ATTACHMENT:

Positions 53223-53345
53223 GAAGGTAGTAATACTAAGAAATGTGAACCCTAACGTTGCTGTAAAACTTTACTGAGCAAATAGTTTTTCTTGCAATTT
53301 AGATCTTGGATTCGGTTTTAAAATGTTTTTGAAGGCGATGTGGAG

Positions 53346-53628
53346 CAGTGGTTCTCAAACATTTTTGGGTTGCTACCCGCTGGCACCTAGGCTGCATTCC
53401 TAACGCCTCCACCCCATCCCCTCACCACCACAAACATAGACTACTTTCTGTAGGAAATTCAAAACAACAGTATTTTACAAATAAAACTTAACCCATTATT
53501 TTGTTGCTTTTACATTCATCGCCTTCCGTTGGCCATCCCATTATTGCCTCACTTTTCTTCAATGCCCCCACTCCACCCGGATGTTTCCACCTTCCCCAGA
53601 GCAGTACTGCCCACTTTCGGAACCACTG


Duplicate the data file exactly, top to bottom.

Positions 53223-53345
53223 GAAGGTAGTAATACTAAGAAATGTGAACCCTAACGTTGCTGTAAAACTTTACTGAGCAAATAGTTTTTCTTGCAATTT
53301 AGATCTTGGATTCGGTTTTAAAATGTTTTTGAAGGCGATGTGGAG

Positions 53346-53628
53346 CAGTGGTTCTCAAACATTTTTGGGTTGCTACCCGCTGGCACCTAGGCTGCATTCC
53401 TAACGCCTCCACCCCATCCCCTCACCACCACAAACATAGACTACTTTCTGTAGGAAATTCAAAACAACAGTATTTTACAAATAAAACTTAACCCATTATT
53501 TTGTTGCTTTTACATTCATCGCCTTCCGTTGGCCATCCCATTATTGCCTCACTTTTCTTCAATGCCCCCACTCCACCCGGATGTTTCCACCTTCCCCAGA
53601 GCAGTACTGCCCACTTTCGGAACCACTG